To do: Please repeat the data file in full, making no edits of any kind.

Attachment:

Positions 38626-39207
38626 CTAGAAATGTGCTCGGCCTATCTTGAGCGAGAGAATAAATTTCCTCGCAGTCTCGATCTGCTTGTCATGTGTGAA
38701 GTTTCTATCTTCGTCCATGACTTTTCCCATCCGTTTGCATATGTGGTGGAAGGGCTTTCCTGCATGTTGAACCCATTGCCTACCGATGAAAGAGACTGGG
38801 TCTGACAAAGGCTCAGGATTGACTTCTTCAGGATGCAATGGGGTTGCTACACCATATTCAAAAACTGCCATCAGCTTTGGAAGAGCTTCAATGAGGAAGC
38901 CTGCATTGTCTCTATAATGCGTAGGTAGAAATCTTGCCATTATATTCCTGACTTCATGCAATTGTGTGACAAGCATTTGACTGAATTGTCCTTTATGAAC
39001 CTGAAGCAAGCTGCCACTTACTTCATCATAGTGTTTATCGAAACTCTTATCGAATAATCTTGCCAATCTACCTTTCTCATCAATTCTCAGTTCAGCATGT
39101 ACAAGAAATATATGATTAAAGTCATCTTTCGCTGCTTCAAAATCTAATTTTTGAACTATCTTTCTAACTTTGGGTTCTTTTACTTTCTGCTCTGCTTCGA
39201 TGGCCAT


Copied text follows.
Positions 38626-39207
38626 CTAGAAATGTGCTCGGCCTATCTTGAGCGAGAGAATAAATTTCCTCGCAGTCTCGATCTGCTTGTCATGTGTGAA
38701 GTTTCTATCTTCGTCCATGACTTTTCCCATCCGTTTGCATATGTGGTGGAAGGGCTTTCCTGCATGTTGAACCCATTGCCTACCGATGAAAGAGACTGGG
38801 TCTGACAAAGGCTCAGGATTGACTTCTTCAGGATGCAATGGGGTTGCTACACCATATTCAAAAACTGCCATCAGCTTTGGAAGAGCTTCAATGAGGAAGC
38901 CTGCATTGTCTCTATAATGCGTAGGTAGAAATCTTGCCATTATATTCCTGACTTCATGCAATTGTGTGACAAGCATTTGACTGAATTGTCCTTTATGAAC
39001 CTGAAGCAAGCTGCCACTTACTTCATCATAGTGTTTATCGAAACTCTTATCGAATAATCTTGCCAATCTACCTTTCTCATCAATTCTCAGTTCAGCATGT
39101 ACAAGAAATATATGATTAAAGTCATCTTTCGCTGCTTCAAAATCTAATTTTTGAACTATCTTTCTAACTTTGGGTTCTTTTACTTTCTGCTCTGCTTCGA
39201 TGGCCAT